July 2020
Expense
Expense by Region *
Hospitals in all regions saw increases both year-over-year and compared to budget for Total Expense, Labor Expense, Non-Labor Expense, Supply Expense, and Purchased Service Expense per Adjusted Discharge. For Total Expense per Adjusted Discharge, the Midwest saw the greatest year-over-year increase at 21% and hospitals in the Northeast/Mid-Atlantic saw the biggest increase to budget at 16%. Hospitals in the South increased 5% year-over-year and were 7% above budget for this metric.
For Labor Expense per Adjusted Discharge, hospitals in the Midwest again saw the greatest year-over-year increases at 19%, but hospitals in the West saw the greatest increase to budget at 18%. Hospitals in the Midwest, West, and Northeast/Mid-Atlantic all were above budget and saw year-over-year increases in FTEs per AOB of 5% or less. Hospitals in the South were down 2% year-over year and 5% below budget, while hospitals in the Great Plains were essentially in line with 2019 performance but 5% below budget for this metric.
Labor Expense
Non-Labor Expense
Supply Expense
Drug Expense
Purchased Service Expense
FTE per AOB
The Midwest once again saw the most significant year-over-year increase for Non-Labor Expense per Adjusted Discharge at 23% and was 15% above budget, while the Northeast/Mid-Atlantic saw the greatest increase to budget at 18% and was up 17% year-over-year. For Supply Expense per Adjusted Discharge, the West had the greatest increases at 22% year-over-year and 19% above budget. The Great Plains had the lowest year-over-year increase of 7% for this metric, and was 11% above budget.
Drug Expense per Adjusted Discharge rose 17%-27% year-over-year for hospitals in the Midwest, Northeast/Mid-Atlantic, and West, and all three regions were above budget for this metric in June. Hospitals in the Great Plains were up just 1% year-over-year and fell 5% below budget, while hospitals in the South were up 9% year-over-year but essentially in line with budget.

The Midwest again had the greatest increases for Purchased Service Expense per Adjusted Discharge, up 17% both year-over-year and to budget. The Great Plains saw Purchased Service Expenses increase the least compared to the same period last year but still rose 14% above budget expectations.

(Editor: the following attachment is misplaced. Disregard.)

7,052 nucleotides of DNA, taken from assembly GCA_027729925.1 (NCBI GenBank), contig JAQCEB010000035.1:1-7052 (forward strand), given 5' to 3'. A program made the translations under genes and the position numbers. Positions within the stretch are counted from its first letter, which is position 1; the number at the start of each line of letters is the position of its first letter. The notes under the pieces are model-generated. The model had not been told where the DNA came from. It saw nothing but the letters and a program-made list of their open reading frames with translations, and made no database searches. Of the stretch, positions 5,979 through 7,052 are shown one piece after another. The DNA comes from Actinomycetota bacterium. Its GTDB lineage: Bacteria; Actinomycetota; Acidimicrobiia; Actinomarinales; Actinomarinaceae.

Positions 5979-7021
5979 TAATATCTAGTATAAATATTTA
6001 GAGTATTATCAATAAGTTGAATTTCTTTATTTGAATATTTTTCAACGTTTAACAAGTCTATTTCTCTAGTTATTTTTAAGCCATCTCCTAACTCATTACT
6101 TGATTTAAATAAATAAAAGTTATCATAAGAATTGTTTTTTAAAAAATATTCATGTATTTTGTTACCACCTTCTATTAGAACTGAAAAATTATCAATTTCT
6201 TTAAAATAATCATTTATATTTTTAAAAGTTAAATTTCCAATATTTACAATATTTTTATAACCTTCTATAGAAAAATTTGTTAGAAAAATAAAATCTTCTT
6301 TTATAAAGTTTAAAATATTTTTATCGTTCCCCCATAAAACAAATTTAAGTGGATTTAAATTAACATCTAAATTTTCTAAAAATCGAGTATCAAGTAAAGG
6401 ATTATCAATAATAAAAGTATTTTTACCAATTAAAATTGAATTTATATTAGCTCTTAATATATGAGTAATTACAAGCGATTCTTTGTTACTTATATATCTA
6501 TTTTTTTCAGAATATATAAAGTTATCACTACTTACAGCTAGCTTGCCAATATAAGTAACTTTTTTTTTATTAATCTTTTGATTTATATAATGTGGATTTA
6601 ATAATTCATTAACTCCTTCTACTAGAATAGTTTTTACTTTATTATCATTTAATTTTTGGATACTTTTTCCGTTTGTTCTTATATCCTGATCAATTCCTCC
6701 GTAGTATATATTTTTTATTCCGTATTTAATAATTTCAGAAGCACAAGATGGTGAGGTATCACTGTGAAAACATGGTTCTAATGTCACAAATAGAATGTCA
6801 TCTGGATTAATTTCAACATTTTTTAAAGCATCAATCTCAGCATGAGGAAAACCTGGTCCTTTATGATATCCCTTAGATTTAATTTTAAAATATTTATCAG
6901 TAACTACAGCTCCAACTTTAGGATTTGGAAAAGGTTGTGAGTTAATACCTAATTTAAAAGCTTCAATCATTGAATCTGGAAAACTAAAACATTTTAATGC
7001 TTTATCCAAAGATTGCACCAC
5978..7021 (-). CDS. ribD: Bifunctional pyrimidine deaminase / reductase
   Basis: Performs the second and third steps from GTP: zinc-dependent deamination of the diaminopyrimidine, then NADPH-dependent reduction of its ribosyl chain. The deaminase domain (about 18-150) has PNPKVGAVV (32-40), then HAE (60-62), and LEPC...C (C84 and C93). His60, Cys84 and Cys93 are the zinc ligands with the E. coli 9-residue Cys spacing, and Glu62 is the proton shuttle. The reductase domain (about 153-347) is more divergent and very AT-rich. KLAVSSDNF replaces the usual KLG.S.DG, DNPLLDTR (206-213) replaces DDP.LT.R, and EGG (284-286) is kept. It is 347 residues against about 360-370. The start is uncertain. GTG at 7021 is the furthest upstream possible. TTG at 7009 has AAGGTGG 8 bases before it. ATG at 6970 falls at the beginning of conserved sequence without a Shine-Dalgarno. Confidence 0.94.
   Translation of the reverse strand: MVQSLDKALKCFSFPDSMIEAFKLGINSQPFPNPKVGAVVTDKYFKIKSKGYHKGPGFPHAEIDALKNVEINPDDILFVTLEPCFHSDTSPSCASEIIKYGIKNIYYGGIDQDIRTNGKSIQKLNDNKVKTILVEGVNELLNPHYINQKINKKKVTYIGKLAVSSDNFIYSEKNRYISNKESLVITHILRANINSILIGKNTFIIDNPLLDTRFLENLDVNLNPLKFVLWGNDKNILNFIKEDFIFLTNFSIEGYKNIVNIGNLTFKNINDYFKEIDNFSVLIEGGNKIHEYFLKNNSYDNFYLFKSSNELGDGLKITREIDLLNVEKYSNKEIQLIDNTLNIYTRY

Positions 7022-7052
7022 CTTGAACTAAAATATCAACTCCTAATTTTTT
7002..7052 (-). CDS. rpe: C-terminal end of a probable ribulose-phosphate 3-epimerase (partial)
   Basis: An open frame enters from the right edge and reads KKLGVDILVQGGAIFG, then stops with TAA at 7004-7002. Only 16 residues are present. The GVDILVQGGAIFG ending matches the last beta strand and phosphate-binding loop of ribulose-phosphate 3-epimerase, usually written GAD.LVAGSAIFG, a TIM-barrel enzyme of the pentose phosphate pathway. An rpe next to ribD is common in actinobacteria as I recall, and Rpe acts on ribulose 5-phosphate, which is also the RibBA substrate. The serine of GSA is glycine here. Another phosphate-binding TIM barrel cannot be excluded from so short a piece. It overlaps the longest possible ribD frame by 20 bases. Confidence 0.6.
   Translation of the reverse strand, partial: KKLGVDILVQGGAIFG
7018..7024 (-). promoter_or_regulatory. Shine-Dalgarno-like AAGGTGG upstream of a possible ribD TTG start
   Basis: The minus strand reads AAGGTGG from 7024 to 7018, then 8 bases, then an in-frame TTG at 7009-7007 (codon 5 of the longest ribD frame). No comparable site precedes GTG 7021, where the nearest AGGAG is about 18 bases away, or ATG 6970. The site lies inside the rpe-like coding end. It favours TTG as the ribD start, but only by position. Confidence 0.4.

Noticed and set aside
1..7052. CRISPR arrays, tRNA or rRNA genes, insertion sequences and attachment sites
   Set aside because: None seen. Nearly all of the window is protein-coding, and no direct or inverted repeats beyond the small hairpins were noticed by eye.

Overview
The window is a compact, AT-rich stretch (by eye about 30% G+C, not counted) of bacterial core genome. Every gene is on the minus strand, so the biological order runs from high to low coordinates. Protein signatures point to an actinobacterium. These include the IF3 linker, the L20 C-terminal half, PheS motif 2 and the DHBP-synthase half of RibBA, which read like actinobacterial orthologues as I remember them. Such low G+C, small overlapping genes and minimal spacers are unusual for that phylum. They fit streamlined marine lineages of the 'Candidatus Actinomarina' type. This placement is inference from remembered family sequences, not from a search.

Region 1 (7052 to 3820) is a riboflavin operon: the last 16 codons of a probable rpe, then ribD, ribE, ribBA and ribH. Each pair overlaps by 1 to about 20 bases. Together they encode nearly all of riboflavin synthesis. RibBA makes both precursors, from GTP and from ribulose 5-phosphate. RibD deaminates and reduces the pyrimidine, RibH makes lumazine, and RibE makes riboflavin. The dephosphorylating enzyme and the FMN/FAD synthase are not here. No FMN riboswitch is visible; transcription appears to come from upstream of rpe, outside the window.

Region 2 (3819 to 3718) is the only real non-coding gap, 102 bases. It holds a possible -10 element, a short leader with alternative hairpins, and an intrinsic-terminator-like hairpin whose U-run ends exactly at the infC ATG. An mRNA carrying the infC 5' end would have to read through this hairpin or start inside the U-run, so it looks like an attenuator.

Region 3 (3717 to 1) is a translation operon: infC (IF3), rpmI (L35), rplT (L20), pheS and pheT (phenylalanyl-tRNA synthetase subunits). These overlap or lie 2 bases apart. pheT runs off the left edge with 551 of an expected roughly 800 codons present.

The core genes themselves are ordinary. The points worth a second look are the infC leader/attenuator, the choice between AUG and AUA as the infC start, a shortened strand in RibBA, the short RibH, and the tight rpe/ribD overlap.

National Expense Observations
Hospitals nationwide again saw mixed performance on expenses in June. Actual expenses increased only slightly year-over-year with the continued help of aggressive efforts to manage costs, and remained well below budget.
Total Expense rose 1% year-over-year and less than 3% month-over-month, and was 3% below budget. Total Labor Expense increased slightly compared to June 2019, but fell 1% from May 2020 and 4% below budget as labor cost-cutting measures continued at many hospitals. Total Non-Labor Expense increased about 6% month-over-month and only 1% year-over-year, and remained 3% below budget as volumes continued to return.
Supply Expense saw the greatest month-over-month increase at 21%, but still fell 2% below budget. Drugs Expense rose 14% from May 2020 and 1% from June 2019, but was down 7% below budget, while Purchased Service Expense was up 3% month-over-month and about 1% year-over-year while remaining 2% below budget.
Looking at expenses adjusted for volumes, Total Expense per Adjusted Discharge rose 12% from June 2019 and 11% above budget, but fell 13% compared to prior month. Labor Expense per Adjusted Discharge increased 12% year-over-year and 9% above budget, but fell 16% compared to May 2020. Full-Time Equivalents (FTEs) per Adjusted Occupied Bed (AOB) rose less than 2% year-over-year, but declined 12% month-over-month and was essentially in line with budget.
Non-Labor Expense per Adjusted Discharge rose about 11% both year-over-year and to budget, but was down 9% month-over-month. Supply Expense per Adjusted Discharge was up significantly year-over-year at 15%, and was up 5% month-over-month and 10% above budget as hospitals continued to procure supplies for the treatment and safety of patients and staff.